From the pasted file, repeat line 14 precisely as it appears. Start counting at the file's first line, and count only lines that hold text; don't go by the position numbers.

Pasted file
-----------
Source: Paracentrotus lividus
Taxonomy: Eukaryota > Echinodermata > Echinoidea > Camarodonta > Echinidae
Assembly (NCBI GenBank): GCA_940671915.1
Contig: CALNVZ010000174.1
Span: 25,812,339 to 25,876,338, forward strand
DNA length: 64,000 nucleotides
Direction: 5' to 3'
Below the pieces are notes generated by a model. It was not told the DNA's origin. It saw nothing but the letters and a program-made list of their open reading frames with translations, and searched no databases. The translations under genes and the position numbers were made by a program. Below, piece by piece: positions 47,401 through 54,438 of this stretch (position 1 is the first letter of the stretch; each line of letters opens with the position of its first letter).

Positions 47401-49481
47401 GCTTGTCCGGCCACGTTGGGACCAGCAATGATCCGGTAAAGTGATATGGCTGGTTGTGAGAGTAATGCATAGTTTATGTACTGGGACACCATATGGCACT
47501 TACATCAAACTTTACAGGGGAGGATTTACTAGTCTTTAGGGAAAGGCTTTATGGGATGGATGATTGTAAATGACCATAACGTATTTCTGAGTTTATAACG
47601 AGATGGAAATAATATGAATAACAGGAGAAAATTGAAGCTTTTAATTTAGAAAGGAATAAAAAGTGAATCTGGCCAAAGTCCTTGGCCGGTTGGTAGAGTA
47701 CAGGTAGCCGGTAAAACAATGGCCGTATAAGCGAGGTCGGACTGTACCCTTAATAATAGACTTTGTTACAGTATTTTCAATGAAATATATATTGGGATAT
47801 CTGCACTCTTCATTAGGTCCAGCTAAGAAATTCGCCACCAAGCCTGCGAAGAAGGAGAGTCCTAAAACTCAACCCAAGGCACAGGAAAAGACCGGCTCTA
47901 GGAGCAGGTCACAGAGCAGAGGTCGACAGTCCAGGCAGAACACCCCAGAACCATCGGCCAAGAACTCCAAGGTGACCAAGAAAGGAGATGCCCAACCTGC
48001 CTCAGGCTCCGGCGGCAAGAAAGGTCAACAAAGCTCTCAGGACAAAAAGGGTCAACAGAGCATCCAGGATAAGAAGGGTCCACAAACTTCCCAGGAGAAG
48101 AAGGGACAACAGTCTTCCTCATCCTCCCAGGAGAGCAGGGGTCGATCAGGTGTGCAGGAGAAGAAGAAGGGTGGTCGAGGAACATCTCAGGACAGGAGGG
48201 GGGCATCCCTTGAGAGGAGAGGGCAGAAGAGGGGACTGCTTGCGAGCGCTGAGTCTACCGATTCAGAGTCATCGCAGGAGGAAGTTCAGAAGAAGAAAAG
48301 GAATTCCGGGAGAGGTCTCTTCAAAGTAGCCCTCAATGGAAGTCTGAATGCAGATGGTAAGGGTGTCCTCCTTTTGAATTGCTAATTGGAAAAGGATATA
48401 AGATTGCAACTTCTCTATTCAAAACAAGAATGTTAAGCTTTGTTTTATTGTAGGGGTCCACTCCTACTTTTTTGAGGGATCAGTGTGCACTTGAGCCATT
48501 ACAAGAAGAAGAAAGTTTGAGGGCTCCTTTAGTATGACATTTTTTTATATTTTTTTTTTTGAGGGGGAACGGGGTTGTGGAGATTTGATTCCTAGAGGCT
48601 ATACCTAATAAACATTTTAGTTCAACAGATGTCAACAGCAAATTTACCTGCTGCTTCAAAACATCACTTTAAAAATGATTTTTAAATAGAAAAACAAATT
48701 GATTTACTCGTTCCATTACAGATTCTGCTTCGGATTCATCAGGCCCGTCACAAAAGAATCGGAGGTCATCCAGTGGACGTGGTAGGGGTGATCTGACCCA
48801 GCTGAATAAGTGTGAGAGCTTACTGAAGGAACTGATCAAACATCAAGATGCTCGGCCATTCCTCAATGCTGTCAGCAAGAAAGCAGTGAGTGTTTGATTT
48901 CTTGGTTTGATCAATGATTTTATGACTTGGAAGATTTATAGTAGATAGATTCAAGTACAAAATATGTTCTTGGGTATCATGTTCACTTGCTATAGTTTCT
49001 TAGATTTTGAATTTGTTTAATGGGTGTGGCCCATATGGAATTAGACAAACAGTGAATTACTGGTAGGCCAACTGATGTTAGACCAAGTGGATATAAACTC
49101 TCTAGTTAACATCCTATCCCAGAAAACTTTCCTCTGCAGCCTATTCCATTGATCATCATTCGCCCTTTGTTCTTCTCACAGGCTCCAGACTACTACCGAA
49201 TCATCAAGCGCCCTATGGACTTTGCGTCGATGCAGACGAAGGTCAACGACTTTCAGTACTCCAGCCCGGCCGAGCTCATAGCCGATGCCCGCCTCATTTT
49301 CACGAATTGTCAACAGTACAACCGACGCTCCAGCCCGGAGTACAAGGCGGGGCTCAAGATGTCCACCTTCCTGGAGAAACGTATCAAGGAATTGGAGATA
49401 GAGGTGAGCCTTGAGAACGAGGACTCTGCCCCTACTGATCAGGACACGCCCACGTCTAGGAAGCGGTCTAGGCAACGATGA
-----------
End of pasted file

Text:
47801 CTGCACTCTTCATTAGGTCCAGCTAAGAAATTCGCCACCAAGCCTGCGAAGAAGGAGAGTCCTAAAACTCAACCCAAGGCACAGGAAAAGACCGGCTCTA